MINNEAPOLIS — Jeff Walz has had a lot of success getting players to transfer to Louisville over the last few years, including three starters on his Final Four team this season.
He's not the only coach in the Final Four who has bolstered the roster by using the transfer portal as both South Carolina and UConn have found supplemental players from it.
Still Walz, Dawn Staley and Geno Auriemma think the amount of players looking to change schools is getting out of control.
“I always like to say, ‘The grass is greener on the other side because it’s fertilized with a bunch of bull,’” Louisville coach Jeff Walz said. “I think there are a lot of players that will jump into the portal after one year that don’t really have a good grasp of why they’re doing it.”
The topic is timely for fans of the Gopher women's basketball program, as just yesterday star shooting guard Sara Scalia announced she was entering the portal and would be leaving Minnesota. This season Scalia averaged nearly 18 points for the lady Gophers and shot 41.3% from behind the 3-point arc.
Staley, for one, likens the portal to Twitter, Instagram or TikTok.
“It’s a big ol’ fad that just keeps continuing,” she said. “Is it out of hand? It absolutely is. I don’t know how you control it. But it’s their way. It’s their way of controlling their own destinies.”
Both Staley and Auriemma noted that there were currently more players seeking to transfer than there were scholarships available across the country.
“You know those 850 people in the portal? Three hundred of them are not going to find a school to go to because they’re going to realize it’s not the school they just left,” Auriemma said.
Despite the reservations, they're still playing along. Emily Engstler (Syracuse), Kianna Smith (California) and Chelsie Hall (Vanderbilt) have been key for Louisville. Engstler and Hall just joined the program this season.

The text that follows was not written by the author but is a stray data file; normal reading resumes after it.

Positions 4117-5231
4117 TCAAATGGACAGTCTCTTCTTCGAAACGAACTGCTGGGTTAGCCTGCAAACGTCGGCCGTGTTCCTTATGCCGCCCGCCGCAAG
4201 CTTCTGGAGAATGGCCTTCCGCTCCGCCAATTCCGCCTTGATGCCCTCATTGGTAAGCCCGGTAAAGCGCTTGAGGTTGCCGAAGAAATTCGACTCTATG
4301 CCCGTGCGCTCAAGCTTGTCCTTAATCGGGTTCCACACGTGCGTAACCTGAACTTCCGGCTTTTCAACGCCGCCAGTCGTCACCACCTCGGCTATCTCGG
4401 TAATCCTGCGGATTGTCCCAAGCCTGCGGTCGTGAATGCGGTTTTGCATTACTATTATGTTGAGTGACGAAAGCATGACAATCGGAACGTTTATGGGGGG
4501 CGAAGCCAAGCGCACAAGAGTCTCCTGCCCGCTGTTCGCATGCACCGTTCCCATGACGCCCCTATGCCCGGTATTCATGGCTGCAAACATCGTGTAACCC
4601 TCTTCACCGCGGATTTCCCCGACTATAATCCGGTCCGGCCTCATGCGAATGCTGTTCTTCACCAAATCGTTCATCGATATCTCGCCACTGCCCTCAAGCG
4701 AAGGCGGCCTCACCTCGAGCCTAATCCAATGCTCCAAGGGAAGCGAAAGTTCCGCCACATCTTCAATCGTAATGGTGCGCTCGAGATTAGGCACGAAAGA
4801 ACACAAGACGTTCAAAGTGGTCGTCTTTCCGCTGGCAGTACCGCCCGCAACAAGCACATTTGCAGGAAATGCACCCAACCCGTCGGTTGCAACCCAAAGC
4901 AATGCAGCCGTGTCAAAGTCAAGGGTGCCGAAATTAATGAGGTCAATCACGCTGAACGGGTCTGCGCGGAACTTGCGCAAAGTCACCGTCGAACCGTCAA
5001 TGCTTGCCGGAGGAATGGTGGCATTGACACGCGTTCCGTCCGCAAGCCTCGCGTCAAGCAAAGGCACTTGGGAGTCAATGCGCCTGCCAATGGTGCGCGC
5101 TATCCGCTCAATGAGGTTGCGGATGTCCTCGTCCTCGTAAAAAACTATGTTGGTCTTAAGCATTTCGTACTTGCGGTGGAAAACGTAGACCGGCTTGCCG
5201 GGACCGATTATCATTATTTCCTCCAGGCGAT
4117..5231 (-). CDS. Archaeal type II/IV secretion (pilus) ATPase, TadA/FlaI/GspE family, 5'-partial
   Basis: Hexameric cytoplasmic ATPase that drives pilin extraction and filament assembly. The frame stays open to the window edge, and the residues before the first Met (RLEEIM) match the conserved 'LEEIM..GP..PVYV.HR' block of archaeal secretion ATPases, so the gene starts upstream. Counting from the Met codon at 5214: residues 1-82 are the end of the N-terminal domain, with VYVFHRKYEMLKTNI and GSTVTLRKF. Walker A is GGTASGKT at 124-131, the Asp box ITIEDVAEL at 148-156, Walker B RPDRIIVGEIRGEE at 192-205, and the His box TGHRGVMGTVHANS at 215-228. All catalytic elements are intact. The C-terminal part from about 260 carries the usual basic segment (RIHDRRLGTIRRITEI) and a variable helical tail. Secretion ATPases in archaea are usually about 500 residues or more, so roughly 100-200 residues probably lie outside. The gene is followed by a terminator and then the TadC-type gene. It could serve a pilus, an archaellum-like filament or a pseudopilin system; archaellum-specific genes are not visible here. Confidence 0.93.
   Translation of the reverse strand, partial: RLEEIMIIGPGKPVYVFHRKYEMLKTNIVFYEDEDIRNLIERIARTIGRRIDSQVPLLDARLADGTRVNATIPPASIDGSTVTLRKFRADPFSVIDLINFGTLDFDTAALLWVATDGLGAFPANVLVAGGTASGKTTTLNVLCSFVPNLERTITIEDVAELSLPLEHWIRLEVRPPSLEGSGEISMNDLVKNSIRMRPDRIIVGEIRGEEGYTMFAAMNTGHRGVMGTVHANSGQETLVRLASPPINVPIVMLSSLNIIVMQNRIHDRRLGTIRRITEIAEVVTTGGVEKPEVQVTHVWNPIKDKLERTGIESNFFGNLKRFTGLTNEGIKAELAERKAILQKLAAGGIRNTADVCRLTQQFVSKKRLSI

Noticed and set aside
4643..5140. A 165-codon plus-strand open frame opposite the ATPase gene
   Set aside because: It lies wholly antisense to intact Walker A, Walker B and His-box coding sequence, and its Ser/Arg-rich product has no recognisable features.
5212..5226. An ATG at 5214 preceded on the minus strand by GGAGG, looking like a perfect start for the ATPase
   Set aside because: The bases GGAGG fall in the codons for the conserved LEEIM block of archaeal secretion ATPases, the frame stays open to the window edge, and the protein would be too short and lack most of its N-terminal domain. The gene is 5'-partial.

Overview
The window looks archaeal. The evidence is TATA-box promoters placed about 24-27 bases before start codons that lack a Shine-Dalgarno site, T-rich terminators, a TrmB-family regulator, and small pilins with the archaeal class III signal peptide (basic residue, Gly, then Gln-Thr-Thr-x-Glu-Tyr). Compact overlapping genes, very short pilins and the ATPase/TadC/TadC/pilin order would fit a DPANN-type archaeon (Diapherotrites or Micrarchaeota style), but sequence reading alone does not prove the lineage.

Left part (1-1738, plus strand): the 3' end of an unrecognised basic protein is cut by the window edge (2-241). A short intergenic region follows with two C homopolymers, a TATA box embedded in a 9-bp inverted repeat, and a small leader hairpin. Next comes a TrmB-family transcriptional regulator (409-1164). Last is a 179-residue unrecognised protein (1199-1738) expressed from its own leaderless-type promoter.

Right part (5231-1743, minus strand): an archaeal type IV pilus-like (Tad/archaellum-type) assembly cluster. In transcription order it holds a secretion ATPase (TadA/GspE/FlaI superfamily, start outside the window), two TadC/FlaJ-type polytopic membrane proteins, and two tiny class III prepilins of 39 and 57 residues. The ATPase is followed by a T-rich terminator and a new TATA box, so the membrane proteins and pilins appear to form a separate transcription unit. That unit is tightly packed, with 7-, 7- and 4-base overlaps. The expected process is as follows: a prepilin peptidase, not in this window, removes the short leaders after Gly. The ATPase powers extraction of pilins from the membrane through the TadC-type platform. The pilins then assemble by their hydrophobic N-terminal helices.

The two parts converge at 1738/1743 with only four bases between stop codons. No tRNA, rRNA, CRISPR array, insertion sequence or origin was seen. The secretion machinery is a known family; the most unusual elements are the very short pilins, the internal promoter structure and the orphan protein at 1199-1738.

When Engstler was considering the Cardinals, Walz went to Mykasa Robinson to discuss how her role would likely shrink if Engstler were to come and gauge her comfort level.
“She looked at me, and she’s like, ‘I’m tired of guarding her. If we can get her, yes, because she likes to win, and she wants to play with other good players,’” Walz said.
SOUTH CAROLINA SUPPORT
The Gamecocks have led the nation in average attendance for seven straight years, buoyed by a base of more than 10,000 season tickets. Despite the 1,200-mile distance from campus to downtown Minneapolis, there will be plenty of garnet-and-black-clad South Carolina fans voicing their support on Friday night when the Gamecocks take on Louisville.
“They’ve been with us when we weren’t a popular team or we weren’t a whole lot to cheer about,” Staley said. “This is my 14th year being at South Carolina, but the last probably 10, the fans have given us a ride that’s kind of irreplaceable.”
One of the catalysts for the attendance boom was giving fans as much as access to the program as they could, to build relationships and let the locals get to know the players as people.
“You really feel the love in the community,” guard Brea Beal said. “You can go to the store and run into somebody and they’re like, oh my gosh, just freaking out. It’s like a family.”
Walz spent one season at Minnesota on his climb up the coaching ladder, serving as an assistant under current Maryland coach Brenda Frese.
That was 20 years ago, when Hall of Fame finalist Lindsay Whalen was a sophomore for the Gophers on a breakthrough team that reached the Final Four two seasons later. The women's team at that time played in a smaller gym, the Pavilion, next door to Williams Arena where the Minnesota men's team has played since 1928.
A water pipe burst that winter, moving the women's team into the bigger venue. The Gophers were on a roll, and the first game in the building known as “The Barn” was packed to the rafters.
“From that point on, we continued the rest of the season playing in the Barn in front of unbelievable crowds,” Walz said.
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